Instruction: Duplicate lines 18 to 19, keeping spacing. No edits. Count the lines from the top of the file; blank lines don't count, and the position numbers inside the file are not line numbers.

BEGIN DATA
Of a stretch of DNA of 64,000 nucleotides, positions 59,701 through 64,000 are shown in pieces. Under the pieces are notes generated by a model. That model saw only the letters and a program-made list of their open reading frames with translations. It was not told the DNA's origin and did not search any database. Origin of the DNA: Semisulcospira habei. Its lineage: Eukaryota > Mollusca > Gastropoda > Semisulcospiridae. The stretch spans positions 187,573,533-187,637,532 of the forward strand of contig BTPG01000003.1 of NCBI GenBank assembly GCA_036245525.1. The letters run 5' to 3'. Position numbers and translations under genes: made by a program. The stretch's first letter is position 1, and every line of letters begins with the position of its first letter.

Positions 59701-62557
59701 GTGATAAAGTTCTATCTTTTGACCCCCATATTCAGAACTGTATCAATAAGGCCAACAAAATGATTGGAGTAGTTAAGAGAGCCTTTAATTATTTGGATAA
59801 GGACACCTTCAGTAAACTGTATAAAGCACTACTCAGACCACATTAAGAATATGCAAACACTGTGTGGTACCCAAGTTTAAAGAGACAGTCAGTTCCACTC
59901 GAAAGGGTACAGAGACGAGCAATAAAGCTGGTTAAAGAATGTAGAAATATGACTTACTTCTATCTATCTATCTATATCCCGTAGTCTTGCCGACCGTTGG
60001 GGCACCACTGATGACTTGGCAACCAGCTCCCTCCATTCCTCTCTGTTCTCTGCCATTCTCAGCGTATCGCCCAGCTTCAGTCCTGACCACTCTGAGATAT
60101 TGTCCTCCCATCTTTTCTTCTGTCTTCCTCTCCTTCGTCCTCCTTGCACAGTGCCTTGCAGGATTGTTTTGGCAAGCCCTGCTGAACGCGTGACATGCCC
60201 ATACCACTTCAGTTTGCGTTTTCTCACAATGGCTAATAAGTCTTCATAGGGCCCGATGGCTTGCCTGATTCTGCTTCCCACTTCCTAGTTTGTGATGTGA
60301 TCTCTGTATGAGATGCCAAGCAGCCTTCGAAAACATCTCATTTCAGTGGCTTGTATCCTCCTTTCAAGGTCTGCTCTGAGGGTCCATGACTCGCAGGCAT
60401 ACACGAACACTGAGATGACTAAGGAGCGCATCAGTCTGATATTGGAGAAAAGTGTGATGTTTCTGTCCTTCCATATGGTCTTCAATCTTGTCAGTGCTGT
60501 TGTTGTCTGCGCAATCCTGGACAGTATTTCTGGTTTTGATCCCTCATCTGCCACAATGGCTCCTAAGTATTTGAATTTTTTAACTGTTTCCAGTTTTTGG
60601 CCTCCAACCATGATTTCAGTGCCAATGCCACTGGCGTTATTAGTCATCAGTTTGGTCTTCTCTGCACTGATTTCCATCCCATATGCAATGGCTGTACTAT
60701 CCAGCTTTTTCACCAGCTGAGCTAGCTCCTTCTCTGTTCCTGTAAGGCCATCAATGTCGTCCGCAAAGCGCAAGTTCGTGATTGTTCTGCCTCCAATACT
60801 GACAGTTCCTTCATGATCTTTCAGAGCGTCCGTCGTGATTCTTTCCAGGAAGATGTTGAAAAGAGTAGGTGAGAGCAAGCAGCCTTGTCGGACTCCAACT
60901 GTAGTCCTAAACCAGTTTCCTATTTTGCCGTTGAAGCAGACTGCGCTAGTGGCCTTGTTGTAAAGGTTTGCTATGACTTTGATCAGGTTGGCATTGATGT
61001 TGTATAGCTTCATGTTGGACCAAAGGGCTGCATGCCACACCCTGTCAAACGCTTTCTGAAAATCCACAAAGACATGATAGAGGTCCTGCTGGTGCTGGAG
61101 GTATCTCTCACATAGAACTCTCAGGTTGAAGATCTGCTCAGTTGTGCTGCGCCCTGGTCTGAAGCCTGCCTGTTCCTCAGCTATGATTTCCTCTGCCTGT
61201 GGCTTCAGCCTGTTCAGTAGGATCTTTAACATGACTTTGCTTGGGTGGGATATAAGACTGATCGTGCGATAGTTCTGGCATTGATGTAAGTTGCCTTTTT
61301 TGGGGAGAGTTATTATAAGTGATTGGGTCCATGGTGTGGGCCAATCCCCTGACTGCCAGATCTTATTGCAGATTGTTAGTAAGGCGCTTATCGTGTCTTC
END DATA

61201 GGCTTCAGCCTGTTCAGTAGGATCTTTAACATGACTTTGCTTGGGTGGGATATAAGACTGATCGTGCGATAGTTCTGGCATTGATGTAAGTTGCCTTTTT
61301 TGGGGAGAGTTATTATAAGTGATTGGGTCCATGGTGTGGGCCAATCCCCTGACTGCCAGATCTTATTGCAGATTGTTAGTAAGGCGCTTATCGTGTCTTC